Touching on goals, our workflow engine must allow engineers and users to swap events in and out, so, for example, if someone wants to create a calendar event instead of a JIRA ticket, they can do that. As a framework level system, we also wanted an event built for one product (e.g. send an email in Workflow Automator) to be usable by some other product that may eventually get built. This is perhaps a given, but we also want to minimize or eliminate the possibility that errors outside of the event’s business logic itself result in the workflow failing—infrastructure issues chief among them. More Rippling specific, this library needs to be infrastructure agnostic and able to adapt as we grow. Currently we run on our in-house task runner, but that may change as we scale.

Now that we’ve discussed some of our high level goals, we’ll briefly highlight some important implementation decisions we made without getting too into the weeds.

For starters, our workflow engine processes workflows in 6 stages:

Listen for triggers

Our users have defined some conditions under which to trigger a workflow. We register these conditions and listen for matching events or data changes. If a match is detected, we spool up stage 2 and pass in the event context.

Trigger state updates + anomaly detection

When we detect a triggering event, we want to do two things. First, we want to dynamically update the state of our trigger to adjust triggering conditions (eg. prevent duplicate triggers on the same employee). Second, we want to ensure that this triggering event is valid before progressing to the next stage (eg. filter out a torrent of workflows caused by a bad migration somewhere else in the company).

Launch new job

For triggering events deemed valid, we want to create a new job, or workflow run, for each of them; that happens in this stage.

Update job state

Our trigger (from stage 3) or action (from stage 6) reports back to the workflow engine to update the status of the current job and determine which actions are downstream of it.

Determine ready state of next action

For pending actions downstream of the event that reported back in stage 5, we evaluate whether they are ready to execute. This is most relevant for actions who should only execute if upstream events completed with a certain status (eg. success or failed) or completed with a certain output (eg. created a calendar event for more than 10 people). For each action that is deemed ready, we move on to the next stage.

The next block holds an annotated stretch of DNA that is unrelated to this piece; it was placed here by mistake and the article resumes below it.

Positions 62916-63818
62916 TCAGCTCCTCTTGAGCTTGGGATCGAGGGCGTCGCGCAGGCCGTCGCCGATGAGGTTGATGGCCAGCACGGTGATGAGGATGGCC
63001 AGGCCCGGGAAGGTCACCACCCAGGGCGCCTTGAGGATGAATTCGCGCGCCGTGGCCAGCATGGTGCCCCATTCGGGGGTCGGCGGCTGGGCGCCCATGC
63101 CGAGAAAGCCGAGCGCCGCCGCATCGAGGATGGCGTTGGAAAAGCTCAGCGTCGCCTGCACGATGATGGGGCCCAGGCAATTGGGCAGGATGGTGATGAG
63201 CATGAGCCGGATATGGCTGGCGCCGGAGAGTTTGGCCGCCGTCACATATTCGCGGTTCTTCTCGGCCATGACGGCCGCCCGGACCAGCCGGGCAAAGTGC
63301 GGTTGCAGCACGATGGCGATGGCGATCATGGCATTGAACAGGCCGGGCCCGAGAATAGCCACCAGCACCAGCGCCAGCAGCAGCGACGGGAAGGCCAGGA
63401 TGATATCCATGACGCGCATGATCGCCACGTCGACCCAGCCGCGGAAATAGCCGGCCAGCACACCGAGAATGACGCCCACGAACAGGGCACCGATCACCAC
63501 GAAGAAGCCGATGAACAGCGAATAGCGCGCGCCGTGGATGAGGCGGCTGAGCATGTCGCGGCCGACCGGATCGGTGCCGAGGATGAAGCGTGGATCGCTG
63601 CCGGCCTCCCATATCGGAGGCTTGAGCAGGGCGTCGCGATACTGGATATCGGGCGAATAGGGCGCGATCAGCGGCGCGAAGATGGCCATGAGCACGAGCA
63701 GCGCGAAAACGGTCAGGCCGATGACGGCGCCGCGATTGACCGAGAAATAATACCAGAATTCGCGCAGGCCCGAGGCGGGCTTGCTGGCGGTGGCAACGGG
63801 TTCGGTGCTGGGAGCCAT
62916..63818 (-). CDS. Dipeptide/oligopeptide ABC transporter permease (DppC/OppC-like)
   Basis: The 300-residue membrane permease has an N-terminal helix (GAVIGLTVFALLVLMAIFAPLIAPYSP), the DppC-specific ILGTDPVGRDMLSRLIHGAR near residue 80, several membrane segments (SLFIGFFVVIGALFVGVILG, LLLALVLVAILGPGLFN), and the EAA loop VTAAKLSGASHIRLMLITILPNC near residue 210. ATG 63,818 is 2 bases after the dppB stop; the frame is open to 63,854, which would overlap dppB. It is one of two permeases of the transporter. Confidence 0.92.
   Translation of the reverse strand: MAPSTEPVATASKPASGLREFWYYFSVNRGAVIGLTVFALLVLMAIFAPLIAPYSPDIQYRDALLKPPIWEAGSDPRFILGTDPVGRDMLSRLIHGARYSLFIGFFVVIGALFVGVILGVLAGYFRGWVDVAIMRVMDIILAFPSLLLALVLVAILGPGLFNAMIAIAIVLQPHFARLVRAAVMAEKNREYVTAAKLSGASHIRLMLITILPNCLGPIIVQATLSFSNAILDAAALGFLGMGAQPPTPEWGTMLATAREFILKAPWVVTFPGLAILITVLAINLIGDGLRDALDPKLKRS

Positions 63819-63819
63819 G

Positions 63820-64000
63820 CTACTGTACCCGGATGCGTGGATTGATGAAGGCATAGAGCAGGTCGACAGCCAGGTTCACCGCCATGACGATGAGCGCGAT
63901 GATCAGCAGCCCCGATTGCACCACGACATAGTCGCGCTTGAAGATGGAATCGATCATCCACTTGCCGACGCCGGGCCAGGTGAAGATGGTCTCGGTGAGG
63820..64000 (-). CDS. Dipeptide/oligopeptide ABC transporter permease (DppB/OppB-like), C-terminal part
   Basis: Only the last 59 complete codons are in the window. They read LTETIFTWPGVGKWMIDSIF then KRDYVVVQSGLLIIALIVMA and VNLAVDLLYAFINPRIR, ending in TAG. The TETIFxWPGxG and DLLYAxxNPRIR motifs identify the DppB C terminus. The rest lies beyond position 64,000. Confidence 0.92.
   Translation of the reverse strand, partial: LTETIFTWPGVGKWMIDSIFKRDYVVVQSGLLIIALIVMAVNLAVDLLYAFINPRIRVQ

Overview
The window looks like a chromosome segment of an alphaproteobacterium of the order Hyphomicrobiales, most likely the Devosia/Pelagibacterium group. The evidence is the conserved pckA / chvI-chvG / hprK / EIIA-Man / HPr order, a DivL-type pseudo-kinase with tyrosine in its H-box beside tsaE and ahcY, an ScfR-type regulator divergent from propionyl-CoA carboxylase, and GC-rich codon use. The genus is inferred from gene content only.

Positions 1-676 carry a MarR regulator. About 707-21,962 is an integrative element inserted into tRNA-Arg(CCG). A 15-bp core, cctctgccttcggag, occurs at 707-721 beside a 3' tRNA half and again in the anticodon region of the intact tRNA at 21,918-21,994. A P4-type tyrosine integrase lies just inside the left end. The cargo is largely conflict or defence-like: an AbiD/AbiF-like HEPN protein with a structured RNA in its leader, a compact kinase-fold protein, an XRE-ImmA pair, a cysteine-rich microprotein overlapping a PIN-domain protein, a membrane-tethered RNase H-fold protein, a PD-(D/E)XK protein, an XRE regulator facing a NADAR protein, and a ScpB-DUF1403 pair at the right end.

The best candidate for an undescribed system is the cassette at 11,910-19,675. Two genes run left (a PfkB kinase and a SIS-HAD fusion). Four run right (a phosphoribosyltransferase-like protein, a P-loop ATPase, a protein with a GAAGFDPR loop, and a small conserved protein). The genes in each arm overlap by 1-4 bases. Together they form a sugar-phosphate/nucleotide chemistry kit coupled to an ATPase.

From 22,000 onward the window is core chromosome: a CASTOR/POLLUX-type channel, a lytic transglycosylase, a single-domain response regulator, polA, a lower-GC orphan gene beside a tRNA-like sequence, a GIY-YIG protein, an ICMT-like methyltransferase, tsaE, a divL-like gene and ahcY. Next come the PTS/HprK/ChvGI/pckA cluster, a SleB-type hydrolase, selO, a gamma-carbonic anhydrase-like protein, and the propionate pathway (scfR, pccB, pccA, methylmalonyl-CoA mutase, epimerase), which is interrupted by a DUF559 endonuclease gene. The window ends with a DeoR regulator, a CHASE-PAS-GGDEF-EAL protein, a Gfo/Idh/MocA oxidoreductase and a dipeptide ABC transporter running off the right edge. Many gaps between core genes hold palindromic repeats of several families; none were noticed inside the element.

Accounting for concurrency is particularly important here as there may be multiple upstream actions reporting back simultaneously.

Perform the action

Simple enough, this is where we send an email, trigger a webhook, etc. Some actions, like outgoing messages via Slack, require us to rate limit our third party api requests. In these cases, stage 6 sends these messages to a rate limiting queue and a listener waits for them to be processed before continuing on. When this stage succeeds or fails, we loop back to stage 4 to update the job.

You can think of each stage as a function that takes as input the configuration of the workflow and the state of the job (what event triggered it, the status of upstream actions, etc.). These stages are parallelized, so a given job may be executing multiple actions simultaneously.

Now, how do we ensure that workflows progress through each stage even if transient and unexpected errors arise with the underlying infrastructure or external apis? This is where our system of tickets and handlers comes in. Before each stage is run, a ‘ticket’ must be created for it. A ticket is simply an entry in the database that indicates that the stage must be run. This persistence is important as it maintains our workflow’s state through external disruptions. When a worker pops this ticket off the queue, before the ticket is marked as complete, a ‘handler’ is created. This is basically the same thing as a ticket, but intra-stage as opposed to the inter-stage ticket. The stage executes while the handler is marked as in progress, and before the handler is marked as complete, we create a ticket for the following stage. Obviously errors during handoff can result in duplicates, so deduplication is critical.

These persisted tickets and handlers allow our recovery system to detect and restart the workflow after external disruptions at a partially complete state, meaning that an entire run of a workflow doesn’t have to be restarted due to a timed out api call.

Tracing these design decisions back to our initial product goals, we wanted to provide users with a configurable, but reliable, automation framework that eliminates the busy work and stress of day-to-day administration. As we continue to run this system in production at greater and greater scale, we will share our learnings, but for now, be on the lookout for articles highlighting other technical underpinnings of our Unity launch.

As always, if you’re interested in building systems like this and in tackling new product challenges with a fun team, take a look at our careers page here!